Doblin applied to a number of PhD programs, but no one wanted to support a grad student who was looking to use psychedelics in psychotherapy. In what Doblin describes as a stoned insight, he realized that, since politics kept getting in the way of the work he wanted to do, maybe he should study the politics. His application to Harvard’s Kennedy School of Government was accepted, and in 2001 he received his PhD. But despite his Harvard affiliation, Doblin’s reputation and MAPS’s ties to the underground often remain a heavy burden.

In 2002, Doblin wanted to do an MDMA study with Halpern, but he needed to demonstrate to McLean that MAPS is not a cheerleader for the drug and is genuinely interested in risks as well as benefits. “The methodological rigor of MAPS’s research should all overwhelm the fact that I happen to believe that prohibition is a bad idea,” says Doblin.

Early MDMA tests focused on neurocognitive effects that deal with behavior and memory related to brain function. But Doblin believes these studies were flawed because most users of MDMA do other drugs, making it impossible to know if any cognitive deficits were a result of MDMA use alone. And as serendipitous as the cluster-headache e‑mail was for Halpern, Doblin received information from a MAPS member about a group of people who have done MDMA exclusively, with almost no history of prior drug or alcohol use: young fallen Mormons in Utah.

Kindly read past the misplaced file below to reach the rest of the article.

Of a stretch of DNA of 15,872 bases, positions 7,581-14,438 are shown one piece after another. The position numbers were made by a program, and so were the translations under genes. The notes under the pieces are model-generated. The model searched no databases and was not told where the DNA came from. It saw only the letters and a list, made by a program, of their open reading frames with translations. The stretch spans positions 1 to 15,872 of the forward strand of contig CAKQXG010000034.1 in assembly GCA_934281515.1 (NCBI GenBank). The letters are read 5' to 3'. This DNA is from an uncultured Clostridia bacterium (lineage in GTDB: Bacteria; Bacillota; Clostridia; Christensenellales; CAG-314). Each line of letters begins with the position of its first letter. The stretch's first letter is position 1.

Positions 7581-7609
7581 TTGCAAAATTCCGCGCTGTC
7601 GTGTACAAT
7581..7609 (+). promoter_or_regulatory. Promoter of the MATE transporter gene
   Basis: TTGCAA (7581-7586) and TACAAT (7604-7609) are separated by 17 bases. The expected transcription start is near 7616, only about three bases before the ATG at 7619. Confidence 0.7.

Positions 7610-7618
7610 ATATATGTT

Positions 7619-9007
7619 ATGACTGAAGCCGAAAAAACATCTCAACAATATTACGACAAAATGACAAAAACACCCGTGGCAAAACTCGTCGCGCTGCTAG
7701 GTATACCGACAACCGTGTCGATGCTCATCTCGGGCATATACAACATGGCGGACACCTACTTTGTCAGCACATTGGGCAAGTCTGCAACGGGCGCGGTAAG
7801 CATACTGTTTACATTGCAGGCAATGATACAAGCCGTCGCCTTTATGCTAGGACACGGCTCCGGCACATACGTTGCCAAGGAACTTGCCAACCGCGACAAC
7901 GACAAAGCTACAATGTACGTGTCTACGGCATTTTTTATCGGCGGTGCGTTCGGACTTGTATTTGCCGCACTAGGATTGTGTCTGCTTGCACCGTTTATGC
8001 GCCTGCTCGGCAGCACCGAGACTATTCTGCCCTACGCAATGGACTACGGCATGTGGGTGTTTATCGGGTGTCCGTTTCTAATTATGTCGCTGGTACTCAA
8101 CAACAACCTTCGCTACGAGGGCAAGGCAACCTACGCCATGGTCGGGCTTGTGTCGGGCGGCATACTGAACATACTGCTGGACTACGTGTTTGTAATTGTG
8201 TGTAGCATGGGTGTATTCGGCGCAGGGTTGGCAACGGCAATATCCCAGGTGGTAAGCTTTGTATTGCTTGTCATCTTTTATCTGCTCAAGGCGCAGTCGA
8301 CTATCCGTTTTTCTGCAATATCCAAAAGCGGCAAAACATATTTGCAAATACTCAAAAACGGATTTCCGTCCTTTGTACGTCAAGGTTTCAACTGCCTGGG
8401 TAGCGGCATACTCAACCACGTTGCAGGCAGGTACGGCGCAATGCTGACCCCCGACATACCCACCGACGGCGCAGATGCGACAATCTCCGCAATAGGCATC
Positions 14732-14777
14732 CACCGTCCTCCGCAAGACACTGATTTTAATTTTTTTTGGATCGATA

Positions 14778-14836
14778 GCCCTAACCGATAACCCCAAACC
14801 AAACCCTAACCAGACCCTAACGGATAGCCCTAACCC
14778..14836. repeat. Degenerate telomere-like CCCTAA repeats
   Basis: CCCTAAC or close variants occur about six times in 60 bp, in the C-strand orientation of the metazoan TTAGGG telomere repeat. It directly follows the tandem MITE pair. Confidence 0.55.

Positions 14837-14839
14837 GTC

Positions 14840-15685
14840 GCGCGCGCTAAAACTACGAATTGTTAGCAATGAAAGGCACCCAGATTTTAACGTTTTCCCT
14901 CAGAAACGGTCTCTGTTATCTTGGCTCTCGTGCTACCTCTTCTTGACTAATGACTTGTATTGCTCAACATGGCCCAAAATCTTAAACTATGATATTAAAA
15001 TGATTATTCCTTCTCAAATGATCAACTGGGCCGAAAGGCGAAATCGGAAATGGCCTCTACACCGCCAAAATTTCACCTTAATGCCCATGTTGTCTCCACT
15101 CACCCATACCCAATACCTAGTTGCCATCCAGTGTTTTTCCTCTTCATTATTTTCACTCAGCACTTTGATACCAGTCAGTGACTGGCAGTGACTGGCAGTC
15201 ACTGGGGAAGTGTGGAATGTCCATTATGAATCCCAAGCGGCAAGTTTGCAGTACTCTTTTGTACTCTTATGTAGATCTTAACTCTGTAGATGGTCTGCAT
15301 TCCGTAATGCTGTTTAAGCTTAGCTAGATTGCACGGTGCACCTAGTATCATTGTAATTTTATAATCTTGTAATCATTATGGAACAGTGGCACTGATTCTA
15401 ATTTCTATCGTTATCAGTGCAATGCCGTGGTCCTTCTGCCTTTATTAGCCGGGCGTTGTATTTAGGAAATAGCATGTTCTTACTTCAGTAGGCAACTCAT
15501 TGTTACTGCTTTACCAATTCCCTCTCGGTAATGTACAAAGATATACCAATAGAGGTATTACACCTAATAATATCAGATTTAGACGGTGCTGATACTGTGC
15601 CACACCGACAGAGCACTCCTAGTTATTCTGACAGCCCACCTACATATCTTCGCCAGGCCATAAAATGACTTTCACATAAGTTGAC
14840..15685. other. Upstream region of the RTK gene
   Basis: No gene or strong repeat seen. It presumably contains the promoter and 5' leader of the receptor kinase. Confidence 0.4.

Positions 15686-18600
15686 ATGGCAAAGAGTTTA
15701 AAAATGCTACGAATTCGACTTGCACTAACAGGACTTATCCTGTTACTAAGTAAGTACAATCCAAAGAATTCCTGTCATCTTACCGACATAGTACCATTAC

Doblin went to Halpern and Halpern’s boss, Harrison “Skip” Pope, and proclaimed his objectivity. He says, “I told them ‘I’m fine with risk. I don’t have to be defensive about this drug. Let’s do the best study we can do.’ ” MAPS gave McLean $15,000 for a pilot study with the Mormons. Eventually, the National Institute on Drug Abuse gave McLean $1.8 Million for further MDMA research. The next project that Doblin and Halpern wanted to launch was the MDMA cancer study.

MAPS was getting money for Halpern’s salary and other preliminary steps to get the psychedelic research off the ground, and then finally got permission from the FDA in 2004. In January 2006, however, McLean installed a new president, Dr. Jack Gorman, who had worked in the federal drug czar’s office. Gorman looked at what McLean was about to sign off on — the first psychedelic study at Harvard since 1966 — and stopped the project in its tracks. “I knew this was important research,” Doblin tells me. “People are dying in pain and fear.” But there was no way Gorman was going to green light a study involving Doblin, a known drug user and an anti-prohibitionist with a penchant for suing the government. “So MAPS withdrew,” explains Doblin, and instructed one of its major funders to donate directly to McLean.

Still, Doblin didn’t go that quietly. He was able to get permission to cross-reference whatever data comes out of the study, which he hopes to use for MAPS’s own mission to get MDMA (and hopefully other psychedelics) made legal for therapeutic purposes. (Gorman resigned his post in May 2006.) [Please see correction, below.]

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